Bestselling author Michael Lewis and Malcolm Gladwell examine how a Nobel Prize-winning theory of the mind altered our perception of reality in Lewis’ new book The Undoing Project: A Friendship that Changed Our Minds.
Michael Lewis With Malcolm Gladwell: The Undoing Project
Forty years ago, Israeli psychologists Daniel Kahneman and Amos Tversky wrote a series of breathtakingly original studies undoing our assumptions about the decision-making process. Their papers showed the ways in which the human mind erred, systematically, when forced to make judgments in uncertain situations. Their work created the field of behavioral economics, revolutionized Big Data studies, advanced evidence-based medicine, led to a new approach to government regulation, and made much of Michael Lewis’s own work possible. Kahneman and Tversky are more responsible than anybody for the powerful trend to mistrust human intuition and defer to algorithms.
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The Undoing Project is about a compelling collaboration between two men who have the dimensions of great literary figures. They became heroes in the university and on the battlefield?both had important careers in the Israeli military?and their research was deeply linked to their extraordinary life experiences. Amos Tversky was a brilliant, self-confident warrior and extrovert, the center of rapt attention in any room; Kahneman, a fugitive from the Nazis in his childhood, was an introvert whose questing self-doubt was the seedbed of his ideas. They became one of the greatest partnerships in the history of science, working together so closely that they couldn’t remember whose brain originated which ideas, or who should claim credit. They flipped a coin to decide the lead authorship on the first paper they wrote, and simply alternated thereafter.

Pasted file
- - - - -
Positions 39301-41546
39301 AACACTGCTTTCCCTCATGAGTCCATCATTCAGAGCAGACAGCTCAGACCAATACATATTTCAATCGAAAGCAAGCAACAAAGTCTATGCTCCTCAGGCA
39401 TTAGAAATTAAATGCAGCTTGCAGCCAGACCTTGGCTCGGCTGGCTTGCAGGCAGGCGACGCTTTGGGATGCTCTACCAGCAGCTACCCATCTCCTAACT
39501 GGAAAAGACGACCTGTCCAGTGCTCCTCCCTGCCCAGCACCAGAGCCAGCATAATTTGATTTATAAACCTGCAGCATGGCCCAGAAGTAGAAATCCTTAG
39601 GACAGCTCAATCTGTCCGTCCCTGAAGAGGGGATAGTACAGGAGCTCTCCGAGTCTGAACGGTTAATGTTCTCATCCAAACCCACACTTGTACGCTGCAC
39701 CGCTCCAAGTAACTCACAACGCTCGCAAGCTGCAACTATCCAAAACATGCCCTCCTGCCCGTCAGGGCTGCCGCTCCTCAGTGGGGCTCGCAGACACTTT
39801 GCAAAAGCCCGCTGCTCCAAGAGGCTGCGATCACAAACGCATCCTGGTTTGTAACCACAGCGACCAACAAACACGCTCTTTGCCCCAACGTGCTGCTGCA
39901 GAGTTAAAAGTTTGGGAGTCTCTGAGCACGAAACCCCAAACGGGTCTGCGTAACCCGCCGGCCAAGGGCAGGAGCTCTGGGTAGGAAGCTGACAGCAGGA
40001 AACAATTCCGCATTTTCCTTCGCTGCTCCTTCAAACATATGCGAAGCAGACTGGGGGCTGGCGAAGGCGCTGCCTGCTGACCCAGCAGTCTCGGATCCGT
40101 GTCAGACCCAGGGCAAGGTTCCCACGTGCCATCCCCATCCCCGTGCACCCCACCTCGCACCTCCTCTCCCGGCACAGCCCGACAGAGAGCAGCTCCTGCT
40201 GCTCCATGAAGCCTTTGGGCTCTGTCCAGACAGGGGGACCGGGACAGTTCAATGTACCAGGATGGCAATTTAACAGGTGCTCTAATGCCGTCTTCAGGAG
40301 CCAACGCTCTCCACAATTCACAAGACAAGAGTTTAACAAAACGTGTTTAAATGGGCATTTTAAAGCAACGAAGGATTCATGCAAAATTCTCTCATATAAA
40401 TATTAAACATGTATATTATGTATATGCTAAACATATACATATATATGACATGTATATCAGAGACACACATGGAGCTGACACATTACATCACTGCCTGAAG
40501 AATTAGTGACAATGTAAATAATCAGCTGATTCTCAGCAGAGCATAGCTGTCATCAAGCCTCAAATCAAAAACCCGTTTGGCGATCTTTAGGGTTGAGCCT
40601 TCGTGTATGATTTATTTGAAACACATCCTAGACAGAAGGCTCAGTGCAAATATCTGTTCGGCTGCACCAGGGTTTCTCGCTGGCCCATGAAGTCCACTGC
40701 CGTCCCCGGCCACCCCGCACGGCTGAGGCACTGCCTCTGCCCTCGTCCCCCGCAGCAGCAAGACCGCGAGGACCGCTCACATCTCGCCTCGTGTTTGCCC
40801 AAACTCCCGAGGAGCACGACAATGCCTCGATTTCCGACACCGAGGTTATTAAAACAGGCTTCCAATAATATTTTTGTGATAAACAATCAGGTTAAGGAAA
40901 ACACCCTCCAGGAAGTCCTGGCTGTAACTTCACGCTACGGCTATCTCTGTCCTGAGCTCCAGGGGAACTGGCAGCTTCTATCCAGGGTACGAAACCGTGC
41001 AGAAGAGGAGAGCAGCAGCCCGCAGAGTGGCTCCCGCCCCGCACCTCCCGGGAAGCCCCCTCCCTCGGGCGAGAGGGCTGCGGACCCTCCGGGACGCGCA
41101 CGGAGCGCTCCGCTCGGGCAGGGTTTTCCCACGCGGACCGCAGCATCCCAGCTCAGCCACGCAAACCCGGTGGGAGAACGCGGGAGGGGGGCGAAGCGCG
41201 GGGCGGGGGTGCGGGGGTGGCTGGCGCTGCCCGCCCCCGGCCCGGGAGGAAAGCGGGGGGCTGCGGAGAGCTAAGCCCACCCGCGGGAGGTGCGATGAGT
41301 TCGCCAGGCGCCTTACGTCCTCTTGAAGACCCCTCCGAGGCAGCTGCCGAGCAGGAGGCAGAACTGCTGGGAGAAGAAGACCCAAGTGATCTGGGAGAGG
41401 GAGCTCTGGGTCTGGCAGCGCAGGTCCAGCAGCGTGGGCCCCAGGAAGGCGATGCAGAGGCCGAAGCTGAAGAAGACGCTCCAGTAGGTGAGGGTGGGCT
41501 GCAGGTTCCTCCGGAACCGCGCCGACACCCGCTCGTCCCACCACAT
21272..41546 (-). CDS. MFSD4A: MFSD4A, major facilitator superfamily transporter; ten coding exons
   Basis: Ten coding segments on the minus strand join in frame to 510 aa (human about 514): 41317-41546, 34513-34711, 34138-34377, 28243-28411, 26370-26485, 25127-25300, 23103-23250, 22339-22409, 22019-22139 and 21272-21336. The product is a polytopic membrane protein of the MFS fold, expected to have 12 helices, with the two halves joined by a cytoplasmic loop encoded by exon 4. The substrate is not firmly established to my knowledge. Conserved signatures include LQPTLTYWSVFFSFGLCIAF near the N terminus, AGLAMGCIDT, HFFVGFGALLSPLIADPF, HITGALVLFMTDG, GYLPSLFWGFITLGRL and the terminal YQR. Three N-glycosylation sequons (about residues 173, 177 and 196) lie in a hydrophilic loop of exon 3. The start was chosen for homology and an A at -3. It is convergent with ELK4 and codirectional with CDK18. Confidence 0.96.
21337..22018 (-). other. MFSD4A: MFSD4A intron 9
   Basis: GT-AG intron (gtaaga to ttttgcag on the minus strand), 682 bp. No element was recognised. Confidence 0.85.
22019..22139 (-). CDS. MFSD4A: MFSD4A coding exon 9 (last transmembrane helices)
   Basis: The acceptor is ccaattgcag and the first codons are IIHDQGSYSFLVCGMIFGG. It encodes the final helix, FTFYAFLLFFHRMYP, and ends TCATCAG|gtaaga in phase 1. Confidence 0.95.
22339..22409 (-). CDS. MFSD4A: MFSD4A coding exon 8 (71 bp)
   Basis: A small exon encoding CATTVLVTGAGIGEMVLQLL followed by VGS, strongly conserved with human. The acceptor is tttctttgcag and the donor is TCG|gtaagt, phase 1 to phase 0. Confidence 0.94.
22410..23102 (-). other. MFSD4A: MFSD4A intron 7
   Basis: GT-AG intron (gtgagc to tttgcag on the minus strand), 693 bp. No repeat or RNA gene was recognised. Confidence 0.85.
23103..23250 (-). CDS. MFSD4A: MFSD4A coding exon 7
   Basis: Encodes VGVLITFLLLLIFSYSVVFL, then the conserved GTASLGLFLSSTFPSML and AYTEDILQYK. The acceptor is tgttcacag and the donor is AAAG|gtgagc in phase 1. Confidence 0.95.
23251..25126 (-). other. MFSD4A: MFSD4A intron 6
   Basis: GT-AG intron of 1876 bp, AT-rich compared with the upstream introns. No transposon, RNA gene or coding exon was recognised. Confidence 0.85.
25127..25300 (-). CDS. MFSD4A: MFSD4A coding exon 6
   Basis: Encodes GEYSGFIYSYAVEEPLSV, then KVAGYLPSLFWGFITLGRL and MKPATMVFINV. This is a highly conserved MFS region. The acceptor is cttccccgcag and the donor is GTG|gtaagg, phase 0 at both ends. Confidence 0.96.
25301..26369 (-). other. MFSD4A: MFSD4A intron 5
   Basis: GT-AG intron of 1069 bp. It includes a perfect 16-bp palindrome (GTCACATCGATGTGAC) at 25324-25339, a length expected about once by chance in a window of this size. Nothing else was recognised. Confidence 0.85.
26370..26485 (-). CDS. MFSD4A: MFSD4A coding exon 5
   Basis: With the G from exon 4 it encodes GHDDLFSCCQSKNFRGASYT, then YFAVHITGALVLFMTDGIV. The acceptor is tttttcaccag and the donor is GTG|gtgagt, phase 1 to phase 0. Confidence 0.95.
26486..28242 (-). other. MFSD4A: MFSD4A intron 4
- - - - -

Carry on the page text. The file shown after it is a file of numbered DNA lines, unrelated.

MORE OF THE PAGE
This story about the workings of the human mind is explored through the personalities of two fascinating individuals so fundamentally different from each other that they seem unlikely friends or colleagues. In the process they may well have changed, for good, mankind’s view of its own mind.